Fill out the application.
This is where you finally start entering information specific to your suppressor(s). This will include make, model, caliber, serial number, and so forth.
Upload your completed documents.
Compile all of your associated paperwork and make sure it’s been entered into the system properly. This could include items like your photo, trust documents, etc.
Certify and pay.
This is where you check the box that says you filled out everything truthfully under penalty of perjury. Once you check that box, you’ll then be taken to a screen where you will enter your payment information for the $200 tax stamp.
Sign and submit.
After paying, you’ll come back to the certification page where you’ll sign the final paperwork and submit it.
Verify your submission.
This screen will let you look at the application that you just submitted so that you can double (or triple) check and make sure you did everything correctly.
CLEO, cover letter, and fingerprints.
You’ll receive an email that has the letter you need to print out and mail to your CLEO, as well as a cover letter that you need to send along with your fingerprints. You can choose to have your prints done at the local police station or you can order print cards and ink and do them yourself.
The documents in this step are the only ones that require you to do something that isn’t on your computer. The CLEO and fingerprint cards have to be sent physically by mail. There’s no time deadline for the CLEO letter, but the fingerprints must be mailed within 10 business days of your application.
Wait for approval.
Now it’s time to sit back, relax, and wait for the ATF to process your application. No one can say for sure how long it’ll take, but one thing’s for sure with e-forms: it’ll be a little bit faster than using paper forms.
When Will Eforms be Back Online?
ATF has funding and plans to launch a 100% digital process for silencer purchases by the end of 2021.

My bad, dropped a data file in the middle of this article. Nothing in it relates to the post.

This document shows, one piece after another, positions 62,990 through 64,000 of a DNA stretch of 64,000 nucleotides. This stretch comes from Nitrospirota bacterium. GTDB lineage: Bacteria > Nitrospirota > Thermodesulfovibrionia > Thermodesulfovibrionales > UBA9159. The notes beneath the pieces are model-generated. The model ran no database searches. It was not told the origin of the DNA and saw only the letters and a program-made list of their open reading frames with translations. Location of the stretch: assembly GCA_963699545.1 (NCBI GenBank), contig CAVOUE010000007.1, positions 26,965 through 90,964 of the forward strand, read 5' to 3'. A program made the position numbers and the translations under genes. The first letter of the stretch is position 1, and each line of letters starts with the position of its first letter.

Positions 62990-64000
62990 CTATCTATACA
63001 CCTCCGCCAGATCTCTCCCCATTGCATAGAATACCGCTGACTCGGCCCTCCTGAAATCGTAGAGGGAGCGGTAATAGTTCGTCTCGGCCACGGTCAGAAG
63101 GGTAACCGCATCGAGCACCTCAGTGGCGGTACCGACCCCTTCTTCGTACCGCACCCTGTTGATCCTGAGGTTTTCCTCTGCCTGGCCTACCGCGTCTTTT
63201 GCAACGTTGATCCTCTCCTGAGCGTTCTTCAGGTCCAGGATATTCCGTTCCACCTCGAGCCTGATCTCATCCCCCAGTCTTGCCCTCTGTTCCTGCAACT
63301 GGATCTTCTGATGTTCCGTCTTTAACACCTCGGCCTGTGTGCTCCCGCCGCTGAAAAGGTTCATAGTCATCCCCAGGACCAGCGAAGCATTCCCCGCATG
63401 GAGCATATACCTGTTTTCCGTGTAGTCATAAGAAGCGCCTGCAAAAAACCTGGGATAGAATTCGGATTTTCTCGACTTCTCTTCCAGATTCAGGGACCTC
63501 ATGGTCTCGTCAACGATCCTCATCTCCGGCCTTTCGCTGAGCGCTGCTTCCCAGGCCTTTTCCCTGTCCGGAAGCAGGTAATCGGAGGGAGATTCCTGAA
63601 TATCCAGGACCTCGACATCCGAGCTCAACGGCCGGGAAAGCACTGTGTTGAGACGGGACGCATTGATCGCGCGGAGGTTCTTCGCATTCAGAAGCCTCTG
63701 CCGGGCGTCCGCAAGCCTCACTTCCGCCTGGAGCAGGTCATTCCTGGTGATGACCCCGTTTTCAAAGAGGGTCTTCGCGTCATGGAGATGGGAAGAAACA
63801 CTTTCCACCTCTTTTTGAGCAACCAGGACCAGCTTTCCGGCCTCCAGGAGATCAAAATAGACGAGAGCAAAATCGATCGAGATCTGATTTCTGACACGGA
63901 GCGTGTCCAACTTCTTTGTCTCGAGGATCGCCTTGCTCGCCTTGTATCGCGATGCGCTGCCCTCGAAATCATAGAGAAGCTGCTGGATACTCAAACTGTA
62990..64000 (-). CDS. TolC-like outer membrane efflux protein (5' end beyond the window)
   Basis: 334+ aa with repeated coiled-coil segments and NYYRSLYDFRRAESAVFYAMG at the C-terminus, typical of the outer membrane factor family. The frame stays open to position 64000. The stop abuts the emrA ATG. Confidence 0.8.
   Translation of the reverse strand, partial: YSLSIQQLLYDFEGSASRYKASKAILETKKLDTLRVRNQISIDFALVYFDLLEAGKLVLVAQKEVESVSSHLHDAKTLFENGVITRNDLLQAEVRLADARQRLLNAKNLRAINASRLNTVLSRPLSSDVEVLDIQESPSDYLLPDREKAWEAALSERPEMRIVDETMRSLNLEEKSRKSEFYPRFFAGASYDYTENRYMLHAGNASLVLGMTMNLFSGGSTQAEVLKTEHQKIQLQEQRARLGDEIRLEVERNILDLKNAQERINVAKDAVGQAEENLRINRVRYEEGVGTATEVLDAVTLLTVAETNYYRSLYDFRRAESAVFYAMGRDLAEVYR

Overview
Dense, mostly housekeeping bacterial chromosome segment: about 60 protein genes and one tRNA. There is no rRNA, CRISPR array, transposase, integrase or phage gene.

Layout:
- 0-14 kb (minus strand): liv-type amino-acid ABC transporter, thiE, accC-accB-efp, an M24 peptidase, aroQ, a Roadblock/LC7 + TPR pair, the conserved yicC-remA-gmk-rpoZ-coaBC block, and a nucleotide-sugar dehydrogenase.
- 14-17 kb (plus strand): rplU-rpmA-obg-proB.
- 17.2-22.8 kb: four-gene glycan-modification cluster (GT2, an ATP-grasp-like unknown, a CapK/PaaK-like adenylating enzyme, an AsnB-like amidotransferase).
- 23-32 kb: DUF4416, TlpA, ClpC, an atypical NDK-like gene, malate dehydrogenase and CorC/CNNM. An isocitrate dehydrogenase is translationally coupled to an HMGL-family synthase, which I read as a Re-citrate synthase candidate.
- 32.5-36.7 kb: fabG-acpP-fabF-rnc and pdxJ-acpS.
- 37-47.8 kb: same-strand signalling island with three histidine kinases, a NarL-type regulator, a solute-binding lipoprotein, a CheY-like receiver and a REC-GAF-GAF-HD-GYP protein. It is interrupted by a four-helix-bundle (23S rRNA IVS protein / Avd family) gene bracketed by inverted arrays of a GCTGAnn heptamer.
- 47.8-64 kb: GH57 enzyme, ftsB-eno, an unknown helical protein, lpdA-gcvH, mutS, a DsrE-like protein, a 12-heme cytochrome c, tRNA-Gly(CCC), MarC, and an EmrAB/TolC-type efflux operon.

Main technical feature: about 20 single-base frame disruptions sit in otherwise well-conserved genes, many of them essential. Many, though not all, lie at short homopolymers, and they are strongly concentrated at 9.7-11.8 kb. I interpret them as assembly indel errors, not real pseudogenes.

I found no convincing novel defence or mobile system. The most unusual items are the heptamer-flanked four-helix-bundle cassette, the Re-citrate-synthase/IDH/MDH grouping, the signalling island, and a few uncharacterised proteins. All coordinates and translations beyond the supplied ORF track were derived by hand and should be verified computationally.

Frequently Asked Questions
You’ve got questions, we’ve got answers. Check out some of the most frequent ones here:
How do I remove users from ATF e-forms online?
Since the Form 4 isn’t online yet, we cannot say for sure how this will work. More info will be posted here as it becomes available.
How long do ATF e-forms take to get approved?
The Form 4 isn’t yet an e-form, so we can’t know for sure. However, the regular wait for a Form 4 is anywhere between 250 and 370 days. While your exact wait time may vary, we’ve seen approvals coming in closer to the 250-day-mark than the 370-day-mark. Once it is available digitally, we hope to see the approval times come down dramatically, but only time will tell.
How do I know when an e-form is approved?
You’ll receive an email at the address you used to register and fill out your forms once you’ve been approved.
Why are e-forms currently offline?
The e-forms Form 4 system crashed in 2015 and never reappeared. Why it is taking so long to get it back up and running is anybody’s guess, but per the usual, nothing in the government moves fast.
Buying a Silencer? Let Us Handle the Paperwork
At Silencer Central, we are passionate about compliance, knowledge, and community education in firearm sound suppression. With more than 15 years of experience in the industry, we are the nation’s largest silencer dealer. We’re also the only one licensed in all 42 suppressor-legal states that can sell, process, and ship your new suppressor directly to your door.
Like all things in life, there’s always something more to learn. Hopefully, the information in this article helped answer a lot of your questions. Of course, it’s also possible that it brought some new questions to mind that you hadn’t thought of before. Or, we might have overlooked your question altogether. Whatever the case, we’re here to answer any and all of your questions.
Our experts are ready to help you by phone or email, Monday through Friday from 8:30am – 5pm, and Saturday from 12pm – 3pm (CT).Buy Now!